June 5, 1991

Bronze Birch Borer


Right now is the time to apply preventive borer sprays if you have an infested white birch tree that you are trying to protect from demise by the bronze birch borer. Dursban and lindane insecticides are available as trunk sprays to prevent the entry of new borers (beetle larvae) into the tree. Three sprays at two week intervals are required to get us through the adult emergence and egg laying period. Read and carefully follow label directions, especially personal protection precautions listed on lindane labels.

Plant Disease Clinic Highlights


The following list highlights some of the commonly diagnosed diseases during May. Disease Host

peach leaf curl peach
Rhizosphaera needle cast spruce
anthracnose maple, ash, sycamore
cedar-apple rust cedar, juniper
slime molds turf
scab crabapple
Coniothyrium leaf spot maple

Orchids as Houseplants


For those of you ready for something different, try growing orchids as houseplants. Orchids can be grown by anyone able to grow African violets. Orchids are fascinating because of their extraordinary variety of sizes, colors, shapes, and habits, as well as their variety of fragrances. There are some 30,000 species and even more hybrids.

Peach Leaf Curl


Peach leaf curl, caused by the fungus Taphrina deformans, is a common springtime disease of peaches. The disease is easy to recognize. Infected leaves are thickened and puckered and often turn a reddish color. The symptoms may be limited to small areas of the leaf or may involve the entire leaf. Infected leaves turn gray and eventually wither and fall from the tree. The disease may also occur on the fruit, blossoms, and young twigs. Infected shoots appear stunted, swollen, and chlorotic. Diseased fruits exhibit raised, wrinkled areas and often fall prematurely.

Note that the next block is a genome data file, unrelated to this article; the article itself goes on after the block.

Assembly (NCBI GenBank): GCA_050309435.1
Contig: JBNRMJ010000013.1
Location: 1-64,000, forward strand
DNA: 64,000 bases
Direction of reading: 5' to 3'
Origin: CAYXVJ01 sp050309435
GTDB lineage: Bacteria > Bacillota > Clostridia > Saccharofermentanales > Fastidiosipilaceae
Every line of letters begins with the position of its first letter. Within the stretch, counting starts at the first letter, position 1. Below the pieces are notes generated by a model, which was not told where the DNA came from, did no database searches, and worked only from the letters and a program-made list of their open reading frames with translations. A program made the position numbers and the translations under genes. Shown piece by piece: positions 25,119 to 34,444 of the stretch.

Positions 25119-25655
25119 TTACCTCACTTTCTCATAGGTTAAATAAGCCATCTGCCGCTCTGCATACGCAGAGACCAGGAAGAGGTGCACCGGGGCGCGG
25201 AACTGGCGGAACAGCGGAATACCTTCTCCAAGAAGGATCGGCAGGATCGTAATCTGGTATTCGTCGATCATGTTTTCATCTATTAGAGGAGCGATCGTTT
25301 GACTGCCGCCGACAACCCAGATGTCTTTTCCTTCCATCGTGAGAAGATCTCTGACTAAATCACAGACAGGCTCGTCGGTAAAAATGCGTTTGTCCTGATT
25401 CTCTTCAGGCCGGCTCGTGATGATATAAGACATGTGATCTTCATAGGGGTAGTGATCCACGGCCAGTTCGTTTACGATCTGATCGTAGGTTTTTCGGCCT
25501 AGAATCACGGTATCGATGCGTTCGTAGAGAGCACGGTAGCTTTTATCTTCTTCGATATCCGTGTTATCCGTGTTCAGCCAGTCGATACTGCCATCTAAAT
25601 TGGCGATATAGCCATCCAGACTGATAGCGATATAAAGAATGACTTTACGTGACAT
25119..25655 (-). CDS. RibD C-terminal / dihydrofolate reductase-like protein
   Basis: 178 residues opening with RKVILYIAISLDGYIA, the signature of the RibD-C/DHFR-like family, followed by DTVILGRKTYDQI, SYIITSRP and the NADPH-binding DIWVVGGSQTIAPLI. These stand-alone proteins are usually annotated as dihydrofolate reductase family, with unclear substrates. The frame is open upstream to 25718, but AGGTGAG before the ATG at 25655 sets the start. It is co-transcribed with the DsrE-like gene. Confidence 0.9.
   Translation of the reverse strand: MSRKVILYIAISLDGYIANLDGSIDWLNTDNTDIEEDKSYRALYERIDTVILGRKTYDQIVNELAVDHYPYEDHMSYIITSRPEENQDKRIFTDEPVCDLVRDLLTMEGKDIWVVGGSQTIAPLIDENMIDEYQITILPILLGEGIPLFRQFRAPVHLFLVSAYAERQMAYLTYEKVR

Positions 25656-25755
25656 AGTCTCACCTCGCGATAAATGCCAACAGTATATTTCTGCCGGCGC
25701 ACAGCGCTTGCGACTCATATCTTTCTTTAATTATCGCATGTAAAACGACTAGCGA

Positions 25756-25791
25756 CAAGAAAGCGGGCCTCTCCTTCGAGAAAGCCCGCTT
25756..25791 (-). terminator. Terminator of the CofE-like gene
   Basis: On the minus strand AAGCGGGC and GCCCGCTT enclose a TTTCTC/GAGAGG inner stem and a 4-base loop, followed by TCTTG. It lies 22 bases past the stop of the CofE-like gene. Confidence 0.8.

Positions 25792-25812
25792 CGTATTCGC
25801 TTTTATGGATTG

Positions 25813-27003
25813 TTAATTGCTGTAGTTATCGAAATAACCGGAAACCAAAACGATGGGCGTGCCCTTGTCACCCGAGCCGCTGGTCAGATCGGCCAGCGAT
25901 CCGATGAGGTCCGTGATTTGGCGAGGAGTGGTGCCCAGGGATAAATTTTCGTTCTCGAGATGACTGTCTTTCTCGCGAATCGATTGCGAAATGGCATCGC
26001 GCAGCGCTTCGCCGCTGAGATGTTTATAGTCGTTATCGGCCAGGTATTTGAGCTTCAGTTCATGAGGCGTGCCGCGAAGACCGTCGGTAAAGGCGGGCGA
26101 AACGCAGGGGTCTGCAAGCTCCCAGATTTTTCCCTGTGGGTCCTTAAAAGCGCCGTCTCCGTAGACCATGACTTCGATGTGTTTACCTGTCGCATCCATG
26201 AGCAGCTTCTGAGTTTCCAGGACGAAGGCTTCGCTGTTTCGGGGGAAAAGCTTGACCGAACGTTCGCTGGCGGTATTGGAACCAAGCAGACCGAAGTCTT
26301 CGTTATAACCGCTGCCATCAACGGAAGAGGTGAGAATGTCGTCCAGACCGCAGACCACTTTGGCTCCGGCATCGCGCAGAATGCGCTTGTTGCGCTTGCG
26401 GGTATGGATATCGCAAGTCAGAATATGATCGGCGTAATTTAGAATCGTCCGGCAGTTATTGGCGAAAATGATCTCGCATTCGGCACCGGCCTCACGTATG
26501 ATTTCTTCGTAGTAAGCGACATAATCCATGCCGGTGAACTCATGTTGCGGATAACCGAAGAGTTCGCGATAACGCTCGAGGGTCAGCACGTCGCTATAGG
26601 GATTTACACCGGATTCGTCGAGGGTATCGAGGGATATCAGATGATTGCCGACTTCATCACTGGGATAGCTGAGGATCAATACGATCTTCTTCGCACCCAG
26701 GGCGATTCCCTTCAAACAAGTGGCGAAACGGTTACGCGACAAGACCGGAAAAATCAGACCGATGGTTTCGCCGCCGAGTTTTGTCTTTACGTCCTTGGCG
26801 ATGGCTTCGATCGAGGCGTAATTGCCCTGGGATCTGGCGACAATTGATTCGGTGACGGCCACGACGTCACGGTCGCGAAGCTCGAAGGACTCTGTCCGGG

Apple Scab and Flowering Crabapples


The frequent rains this spring have created ideal conditions for the development of apple scab on crabapples. Apple scab is a serious problem on susceptible crabapple varieties. Scab appears on leaves as roughly circular, velvety, olive-green spots on both the upper and lower leaf surfaces. The spots eventually turn dark-green to brown. Margins of these spots are feathery rather than distinct. Heavily infected leaves may curl up, become distorted in shape, turn yellow and fall off. Highly susceptible crabapple varieties may lose almost all their leaves by midsummer.

There is Still Time to Plant


The rainy weather this spring has delayed the planting of field crops across much of the state. The heavy rainfall has also interfered with the plans of many home gardeners. Fortunately, there is still time to plant many vegetables, annuals, perennials, trees and shrubs.

Vegetables
The last practical dates to plant specific vegetables in central Iowa are listed below. The last practical planting dates are one week earlier in northern Iowa. The dates for southern Iowa would be one week later.

June 20 -- tomatoes, peppers, eggplants, muskmelons*, watermelons*